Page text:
Pinky (Jeanne Crain), a young light-skinned black woman, qualifies as a nurse in Boston and then returns home to the Deep South to visit her grandmother. Pinky plans to return to Boston, where she has been passing as a white woman and has become engaged to a young white doctor. The discrimination she faces reinforces her determination to return to her life in Boston, but her grandmother persuades her to nurse Miss Em, a local wealthy white woman, who has fallen ill. Miss Em dies and leaves Pinky all her property causing a violent reaction from her relatives and the white townsfolk. But Pinky wins through, decides to accept herself for what she is and converts Miss Em’s home into a school for young black nurses.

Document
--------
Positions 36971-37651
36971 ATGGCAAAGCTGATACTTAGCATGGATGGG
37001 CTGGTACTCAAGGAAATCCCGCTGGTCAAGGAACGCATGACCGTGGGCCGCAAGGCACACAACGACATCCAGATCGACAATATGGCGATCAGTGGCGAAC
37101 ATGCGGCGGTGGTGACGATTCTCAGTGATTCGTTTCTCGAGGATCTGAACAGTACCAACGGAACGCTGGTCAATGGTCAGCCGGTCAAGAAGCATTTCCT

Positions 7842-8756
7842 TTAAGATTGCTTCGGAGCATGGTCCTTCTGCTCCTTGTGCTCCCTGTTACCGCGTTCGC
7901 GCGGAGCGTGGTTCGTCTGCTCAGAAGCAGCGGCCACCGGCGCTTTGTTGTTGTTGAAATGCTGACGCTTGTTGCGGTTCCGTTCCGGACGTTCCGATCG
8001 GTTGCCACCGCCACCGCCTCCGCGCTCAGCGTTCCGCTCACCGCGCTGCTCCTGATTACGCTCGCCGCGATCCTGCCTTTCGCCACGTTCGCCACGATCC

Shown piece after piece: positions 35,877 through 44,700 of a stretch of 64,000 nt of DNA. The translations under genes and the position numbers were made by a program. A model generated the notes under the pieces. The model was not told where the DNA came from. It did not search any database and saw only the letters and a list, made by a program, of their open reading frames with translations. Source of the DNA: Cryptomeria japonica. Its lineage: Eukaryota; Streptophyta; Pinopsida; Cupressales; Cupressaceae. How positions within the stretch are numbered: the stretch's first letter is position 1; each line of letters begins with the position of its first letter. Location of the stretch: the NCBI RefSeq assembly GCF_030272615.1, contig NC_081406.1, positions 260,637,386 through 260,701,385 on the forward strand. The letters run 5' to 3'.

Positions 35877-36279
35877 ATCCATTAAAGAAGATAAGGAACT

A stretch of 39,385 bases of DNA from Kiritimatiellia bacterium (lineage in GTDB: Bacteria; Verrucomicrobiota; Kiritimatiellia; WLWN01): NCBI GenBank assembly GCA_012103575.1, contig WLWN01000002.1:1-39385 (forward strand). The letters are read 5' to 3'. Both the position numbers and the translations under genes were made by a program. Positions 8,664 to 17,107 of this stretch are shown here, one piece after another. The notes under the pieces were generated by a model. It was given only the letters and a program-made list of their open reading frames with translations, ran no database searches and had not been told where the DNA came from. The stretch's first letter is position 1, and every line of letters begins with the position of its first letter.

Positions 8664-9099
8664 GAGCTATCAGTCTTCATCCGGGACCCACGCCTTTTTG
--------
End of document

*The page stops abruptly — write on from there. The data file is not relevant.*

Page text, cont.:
For its time it was a challenging, albeit deeply compromised, movie, and undoubtedly a big risk for Darryl F Zanuck even while casting a white actress as Pinky.
But to accept Jeanne Crain as a black woman – however light-skinned – requires more than the usual suspension of disbelief; as Kenneth Geist notes in the DVD commentary the reason Pinky keeps getting mistaken for a white woman is because Jeanne Crain is so obviously a white woman.
Ben Nye was the makeup artist.